Trump changes tack on deal with UK

He says he looks for­ward to post-Brexit pact, in strik­ing con­trast to re­marks in ear­lier bomb­shell in­ter­view

The Straits Times - - TOPOF THE NEWS -

CHE­QUERS (Bri­tain) British Prime Min­is­ter Theresa May and US Pres­i­dent Don­ald Trump worked yes­ter­day to re­pair the dam­age af­ter she was left with a deep­en­ing po­lit­i­cal cri­sis and a diplo­matic em­bar­rass­ment by a bomb­shell in­ter­view with The Sun pub­lished yes­ter­day.

Mr Trump said he looked for­ward to fi­nal­is­ing a post-Brexit trade deal with Bri­tain, strik­ing a con­trast­ing tone to the news­pa­per in­ter­view in which he said Mrs May’s strat­egy would kill such an agree­ment.

“We want to trade with the UK, and the UK wants to trade with us,” Mr Trump said at a press con­fer­ence with Mrs May in the gar­den of her of­fi­cial coun­try res­i­dence, Che­quers. “The United States looks for­ward to fi­nal­is­ing a great bi­lat­eral trade agree­ment with the United King­dom. This is an in­cred­i­ble op­por­tu­nity for our two coun­tries, and we will seize it fully.”

Asked about the in­ter­view, Mr Trump said he did not crit­i­cise the Prime Min­is­ter, and he had a lot of re­spect for her. “Un­for­tu­nately, there was a story that was done which was gen­er­ally fine, but it didn’t put in what I said about the Prime Min­is­ter, and I said a tremen­dous thing. We record when we deal with re­porters – it is called fake news,” he said. He did not elab­o­rate.

With the “spe­cial re­la­tion­ship” thrown into doubt by the in­ter­view, Mr Trump said ties be­tween the two were at the “high­est level of spe­cial”, and said “this in­cred­i­ble woman right here is do­ing a fan­tas­tic job”.

“Once the Brexit process is con­cluded and per­haps the UK has left the EU, I don’t know what they are go­ing to do, but what­ever you do is okay with me, that is your de­ci­sion,” Mr Trump said.

Mrs May like­wise glossed over the com­ments in The Sun. She ac­cen­tu­ated the pos­i­tive, say­ing that “no two coun­tries do more to­gether than ours to keep their peo­ple safe and pros­per­ous”, and gave no hint of anger about the in­ter­view that se­ri­ously un­der­mined her.

“We agreed to­day that as the UK leaves the Euro­pean Union, we will pur­sue an am­bi­tious US-UK free trade agree­ment,” she said.

“The Che­quers agree­ment reached last week pro­vides the plat­form for Don­ald and me to pur­sue an am­bi­tious deal that works for both coun­tries right across our economies,” she added.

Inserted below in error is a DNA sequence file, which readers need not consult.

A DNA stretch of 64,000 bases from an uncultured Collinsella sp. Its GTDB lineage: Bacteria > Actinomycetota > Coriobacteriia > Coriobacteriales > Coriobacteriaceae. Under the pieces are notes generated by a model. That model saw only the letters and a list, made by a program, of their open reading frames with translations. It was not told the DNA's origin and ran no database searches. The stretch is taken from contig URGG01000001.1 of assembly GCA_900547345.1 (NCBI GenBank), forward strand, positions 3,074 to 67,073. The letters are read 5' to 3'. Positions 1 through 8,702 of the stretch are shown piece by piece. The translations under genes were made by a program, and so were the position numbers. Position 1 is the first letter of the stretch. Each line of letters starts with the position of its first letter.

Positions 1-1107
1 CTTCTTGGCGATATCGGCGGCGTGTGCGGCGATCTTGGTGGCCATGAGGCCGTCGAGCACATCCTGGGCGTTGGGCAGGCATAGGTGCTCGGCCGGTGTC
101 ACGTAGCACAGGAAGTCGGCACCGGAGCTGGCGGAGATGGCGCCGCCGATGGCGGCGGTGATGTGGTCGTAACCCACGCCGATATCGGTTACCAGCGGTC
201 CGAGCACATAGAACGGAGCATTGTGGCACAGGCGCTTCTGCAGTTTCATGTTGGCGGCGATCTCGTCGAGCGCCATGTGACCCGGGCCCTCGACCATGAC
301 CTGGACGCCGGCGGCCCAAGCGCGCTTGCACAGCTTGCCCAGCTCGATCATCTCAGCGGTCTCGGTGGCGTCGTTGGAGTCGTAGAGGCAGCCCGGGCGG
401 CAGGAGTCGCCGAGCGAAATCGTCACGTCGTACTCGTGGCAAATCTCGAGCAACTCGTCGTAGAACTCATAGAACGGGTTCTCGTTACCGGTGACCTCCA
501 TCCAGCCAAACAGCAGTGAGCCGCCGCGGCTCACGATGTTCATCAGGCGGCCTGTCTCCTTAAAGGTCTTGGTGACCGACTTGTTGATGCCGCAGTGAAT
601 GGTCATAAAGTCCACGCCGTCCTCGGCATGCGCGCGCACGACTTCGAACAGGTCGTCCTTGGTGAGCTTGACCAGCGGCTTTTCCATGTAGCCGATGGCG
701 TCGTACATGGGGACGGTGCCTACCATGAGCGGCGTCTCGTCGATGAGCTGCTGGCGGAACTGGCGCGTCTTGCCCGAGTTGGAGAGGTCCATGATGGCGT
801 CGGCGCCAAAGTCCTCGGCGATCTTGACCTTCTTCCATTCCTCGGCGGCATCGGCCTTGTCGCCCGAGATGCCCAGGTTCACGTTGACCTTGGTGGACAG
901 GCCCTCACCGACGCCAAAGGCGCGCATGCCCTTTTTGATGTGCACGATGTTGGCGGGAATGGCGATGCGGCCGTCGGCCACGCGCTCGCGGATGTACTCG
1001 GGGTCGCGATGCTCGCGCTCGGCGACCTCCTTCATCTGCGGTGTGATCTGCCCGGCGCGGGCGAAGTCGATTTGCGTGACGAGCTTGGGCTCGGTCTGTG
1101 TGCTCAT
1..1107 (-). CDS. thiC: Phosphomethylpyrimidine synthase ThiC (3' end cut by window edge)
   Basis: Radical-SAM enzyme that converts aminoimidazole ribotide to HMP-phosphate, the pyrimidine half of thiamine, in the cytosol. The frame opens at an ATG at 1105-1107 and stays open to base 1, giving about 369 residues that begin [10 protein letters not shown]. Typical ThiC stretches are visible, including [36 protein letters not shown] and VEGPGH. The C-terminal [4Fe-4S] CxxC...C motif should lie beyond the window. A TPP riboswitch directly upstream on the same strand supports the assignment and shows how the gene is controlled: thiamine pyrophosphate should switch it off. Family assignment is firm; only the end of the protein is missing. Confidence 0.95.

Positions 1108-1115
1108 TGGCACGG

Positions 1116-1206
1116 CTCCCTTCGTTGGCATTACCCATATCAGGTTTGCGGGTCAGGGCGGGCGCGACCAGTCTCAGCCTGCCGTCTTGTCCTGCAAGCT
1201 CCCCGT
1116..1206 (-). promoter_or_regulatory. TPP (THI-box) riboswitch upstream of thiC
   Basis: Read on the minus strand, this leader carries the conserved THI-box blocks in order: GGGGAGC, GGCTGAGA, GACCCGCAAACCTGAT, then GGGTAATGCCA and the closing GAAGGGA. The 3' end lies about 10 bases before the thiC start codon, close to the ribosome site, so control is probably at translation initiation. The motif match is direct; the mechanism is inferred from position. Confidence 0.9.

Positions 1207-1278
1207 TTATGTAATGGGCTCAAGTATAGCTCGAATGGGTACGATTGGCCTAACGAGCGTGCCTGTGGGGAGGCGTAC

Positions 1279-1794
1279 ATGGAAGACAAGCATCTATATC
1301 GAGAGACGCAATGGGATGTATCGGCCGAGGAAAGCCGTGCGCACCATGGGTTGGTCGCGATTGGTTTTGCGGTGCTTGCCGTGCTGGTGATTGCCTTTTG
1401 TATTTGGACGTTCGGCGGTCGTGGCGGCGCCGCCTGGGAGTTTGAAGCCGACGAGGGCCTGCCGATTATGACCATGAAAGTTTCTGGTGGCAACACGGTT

Mrs May said at the press con­fer­ence that Bri­tain and the US have agreed that Rus­sia should be en­gaged with “strength and unity”.

Mr Trump will head to Helsinki on Mon­day for meet­ings with Pres­i­dent Vladimir Putin of Rus­sia, and he said he would raise the ques­tion of elec­tion med­dling, but he also seemed to sug­gest that there would be lit­tle to learn.

Mr Trump caused tur­moil at a Nato sum­mit a day ear­lier, com­plain­ing about the mil­i­tary spend­ing com­mit­ments of al­liance mem­bers, and he specif­i­cally cited Mrs May’s sup­port in that area yes­ter­day. “The Prime Min­is­ter was right there with me,” he said.

Elab­o­rat­ing on the two lead­ers’ dis­cus­sions on Iran and North Korea, Mr Trump said: “We dis­cussed a range of pri­or­i­ties, in­clud­ing stop­ping nu­clear pro­lif­er­a­tion. I thanked (Mrs May) for her part­ner­ship in our pur­suit of a nu­clear-free North Korea. We both agreed that Iran must never pos­sess a nu­clear weapon.”

As they spoke, thou­sands of protesters marched against Mr Trump through Cen­tral Lon­don, one of more than 100 demon­stra­tions planned against the Pres­i­dent dur­ing his four-day visit.

“#DumpTrump”, “This is t he car­ni­val of re­sis­tance” and “My mum doesn’t like you! And she likes ev­ery­one”, read some of the signs held up by protesters as they marched down Ox­ford Street to­wards Trafal­gar Square.

“No Trump, no KKK, no fas­cist USA!”, the protesters chanted.

Some protesters banged on pots and pans, oth­ers blew on trum­pets and many held up or­ange “Stop Trump” bal­loons.

Cam­paign­ers else­where in Lon­don flew a “Baby Trump” bal­loon, an act of protest ap­proved by Lon­don Mayor Sadiq Khan, which has proved par­tic­u­larly con­tentious for Mr Trump and his sup­port­ers.

While Mr Trump’s trip was not a full state visit, he has been given red­car­pet treat­ment and was sched­uled to have tea later in the day with Queen El­iz­a­beth at Wind­sor Cas­tle.

PHOTO: EPA-EFE

US Pres­i­dent Don­ald Trump and British Prime Min­is­ter Theresa May at the start of their bi­lat­eral meet­ings yes­ter­day at Che­quers, the of­fi­cial coun­try res­i­dence of the Prime Min­is­ter. Among those present were US Na­tional Se­cu­rity Ad­viser John Bolton (far left) and British For­eign Sec­re­tary Jeremy Hunt (third from right).

PHOTO: AGENCE FRANCE-PRESSE

Protesters gath­er­ing around a gi­ant bal­loon de­pict­ing US Pres­i­dent Don­ald Trump as an or­ange baby dur­ing a demon­stra­tion against his visit to Bri­tain at Par­lia­ment Square in Lon­don yes­ter­day.

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